Sunday, February 7, 2010
Sledding is a very intimate way of appreciating the landscape. You can look at a snowy hill, and think how beautiful it is, but putting your nether bits in direct contact with its contours is a whole 'nother thing.
It's a hugely exciting thing to hurtle down a steep slope, feeling every bump and groundhog burrow under a too-thin covering of snow. Our fastest sled is thin plastic; it cost $6.99 and it fits four people on it. We were given another by a neighbor that cost $130 and while the thick foam insulates from some of the crueler bumps, it's not as much fun as the Green Menace. Saucers generally suck; I don't like going 30 mph backwards and being dumped off without warning. The inflatable, inner-tube style has a lot of potential and is a lot easier on aging tailbones than the aforementioned. There's a lot of spinning with those, too, but it's a cushier ride.
I love the processional out to the slope. Out the driveway, under the drooping snowy pines.
The sumac branches are laden with snow.
Oona tells Liam to MUSH!!
And David carries his homemade sled. David can make anything, including a sled with real downhill skis as runners. David and Mary Jane (here's Mary Jane, a wonderful artist and art teacher, with your blogger)
keep Chet Baker when we go away. They are Chet Baker's West Virginia parents. David and Mary Jane are always hoping we will go away, because they love Chet Baker. And when they visit us, Chet Baker always gets in their car, hoping he can go to Camp Baker. He comes and asks me to go get his bed and food and leash and toys, because he's ready to GO. We always get such a laugh out of his eagerness to go to Camp Baker, where he gets a couple of walks every day, and the chipmunks are naive and there for the taking. Couldn't invoke the doggeh without a photo to slake the Baker thirst. We call this photo Christmas Sweetness. Unfortunately you won't find Chet out on the slopes. He is perfectly happy to stay home by the fire and greet us as we come in, not being a fan of prolonged outings in the snow. The problem has to do with his sparsely-haired undercarriage, well displayed in the photo above. Brr!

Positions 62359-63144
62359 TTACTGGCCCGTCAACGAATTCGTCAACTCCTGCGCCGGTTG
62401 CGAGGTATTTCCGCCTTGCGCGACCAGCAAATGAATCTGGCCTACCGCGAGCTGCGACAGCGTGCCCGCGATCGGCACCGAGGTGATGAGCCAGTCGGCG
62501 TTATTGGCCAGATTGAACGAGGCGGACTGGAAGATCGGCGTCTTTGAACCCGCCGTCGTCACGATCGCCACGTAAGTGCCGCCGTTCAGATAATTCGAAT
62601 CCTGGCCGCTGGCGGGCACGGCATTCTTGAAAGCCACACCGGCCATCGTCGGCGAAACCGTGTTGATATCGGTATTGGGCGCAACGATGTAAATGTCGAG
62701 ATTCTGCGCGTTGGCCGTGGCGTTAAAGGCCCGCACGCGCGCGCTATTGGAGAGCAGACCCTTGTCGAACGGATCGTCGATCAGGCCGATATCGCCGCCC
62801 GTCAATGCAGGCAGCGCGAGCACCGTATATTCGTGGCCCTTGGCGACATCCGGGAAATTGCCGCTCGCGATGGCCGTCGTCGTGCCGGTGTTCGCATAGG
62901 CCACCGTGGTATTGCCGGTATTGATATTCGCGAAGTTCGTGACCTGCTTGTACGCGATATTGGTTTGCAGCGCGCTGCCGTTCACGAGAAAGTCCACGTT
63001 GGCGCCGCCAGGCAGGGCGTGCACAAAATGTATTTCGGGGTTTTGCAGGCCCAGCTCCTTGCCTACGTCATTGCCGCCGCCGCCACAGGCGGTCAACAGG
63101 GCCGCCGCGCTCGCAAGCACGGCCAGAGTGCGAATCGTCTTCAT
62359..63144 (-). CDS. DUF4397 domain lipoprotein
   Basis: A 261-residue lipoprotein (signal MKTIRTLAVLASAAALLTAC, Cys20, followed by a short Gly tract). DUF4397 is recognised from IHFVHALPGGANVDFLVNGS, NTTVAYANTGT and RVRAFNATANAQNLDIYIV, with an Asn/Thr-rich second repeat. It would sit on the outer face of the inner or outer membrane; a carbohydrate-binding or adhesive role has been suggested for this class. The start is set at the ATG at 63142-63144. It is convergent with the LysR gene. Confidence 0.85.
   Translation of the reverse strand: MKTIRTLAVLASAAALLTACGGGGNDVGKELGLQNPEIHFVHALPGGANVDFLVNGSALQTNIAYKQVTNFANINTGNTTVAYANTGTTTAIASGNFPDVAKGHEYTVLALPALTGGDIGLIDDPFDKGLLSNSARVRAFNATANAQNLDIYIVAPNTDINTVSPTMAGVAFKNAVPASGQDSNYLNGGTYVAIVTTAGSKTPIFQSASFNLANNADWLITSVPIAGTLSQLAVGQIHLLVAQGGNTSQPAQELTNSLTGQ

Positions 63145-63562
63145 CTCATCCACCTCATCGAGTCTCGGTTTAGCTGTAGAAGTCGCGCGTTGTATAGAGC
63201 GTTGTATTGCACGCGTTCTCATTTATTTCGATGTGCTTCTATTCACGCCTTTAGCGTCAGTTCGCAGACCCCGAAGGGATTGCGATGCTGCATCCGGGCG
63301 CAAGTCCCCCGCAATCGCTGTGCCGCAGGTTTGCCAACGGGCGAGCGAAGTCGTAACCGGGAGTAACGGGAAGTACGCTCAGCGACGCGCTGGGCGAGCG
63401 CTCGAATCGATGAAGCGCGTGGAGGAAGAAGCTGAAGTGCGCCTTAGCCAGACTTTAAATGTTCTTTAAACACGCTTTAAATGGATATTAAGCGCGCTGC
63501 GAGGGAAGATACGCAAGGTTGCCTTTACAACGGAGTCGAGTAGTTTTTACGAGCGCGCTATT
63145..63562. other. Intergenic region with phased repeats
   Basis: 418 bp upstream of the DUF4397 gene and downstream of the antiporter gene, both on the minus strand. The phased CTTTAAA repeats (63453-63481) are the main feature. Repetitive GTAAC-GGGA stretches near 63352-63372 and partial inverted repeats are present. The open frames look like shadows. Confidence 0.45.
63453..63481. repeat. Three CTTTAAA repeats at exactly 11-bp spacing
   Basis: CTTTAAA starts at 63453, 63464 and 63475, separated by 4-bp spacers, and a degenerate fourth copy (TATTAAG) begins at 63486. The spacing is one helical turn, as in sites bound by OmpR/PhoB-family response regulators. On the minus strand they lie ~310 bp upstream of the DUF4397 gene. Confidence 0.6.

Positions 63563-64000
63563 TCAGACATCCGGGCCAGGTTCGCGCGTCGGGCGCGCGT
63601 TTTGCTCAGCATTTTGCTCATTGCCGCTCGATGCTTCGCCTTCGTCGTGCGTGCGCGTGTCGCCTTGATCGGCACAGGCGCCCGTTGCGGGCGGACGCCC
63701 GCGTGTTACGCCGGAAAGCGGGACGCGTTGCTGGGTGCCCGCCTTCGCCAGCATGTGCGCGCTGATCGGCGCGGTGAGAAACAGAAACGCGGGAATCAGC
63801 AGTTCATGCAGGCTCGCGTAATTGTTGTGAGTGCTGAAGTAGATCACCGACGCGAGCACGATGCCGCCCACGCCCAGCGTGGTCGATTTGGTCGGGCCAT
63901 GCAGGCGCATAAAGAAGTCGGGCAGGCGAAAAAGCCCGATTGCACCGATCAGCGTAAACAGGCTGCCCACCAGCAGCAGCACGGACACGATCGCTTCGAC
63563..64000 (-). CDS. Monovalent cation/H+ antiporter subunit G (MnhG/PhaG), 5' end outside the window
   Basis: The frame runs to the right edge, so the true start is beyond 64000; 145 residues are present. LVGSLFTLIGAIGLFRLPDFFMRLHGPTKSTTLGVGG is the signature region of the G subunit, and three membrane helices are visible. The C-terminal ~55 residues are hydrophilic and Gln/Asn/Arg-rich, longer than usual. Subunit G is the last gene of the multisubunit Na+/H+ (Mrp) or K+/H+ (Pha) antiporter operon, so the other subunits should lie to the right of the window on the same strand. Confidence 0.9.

The slopes are prime for sledding. That's a big bowl of a hayfield. We are most thankful that the farmer who leases it didn't pasture cattle there last fall. Frozen cowpies are incredibly painful when they connect with your rump through a thin plastic sled.
This is Abby. Abby and her daughter Veronica like to watch us sled. Our sledding parties are probably the most exciting thing that happens to them all year long.
This is Veronica.
Veronica is sort of a bovine Oona.
The common denominators being crippling cuteness and a sturdy build.
It's hard to get Oona to go down the slope on a sled or saucer. She much prefers to give people a mighty shove and send them down, then watch from the top.
The only person who can consistently coax Oona onto a sled is Bill of the Birds. He is very good at talking girls into things, any girl, any thing.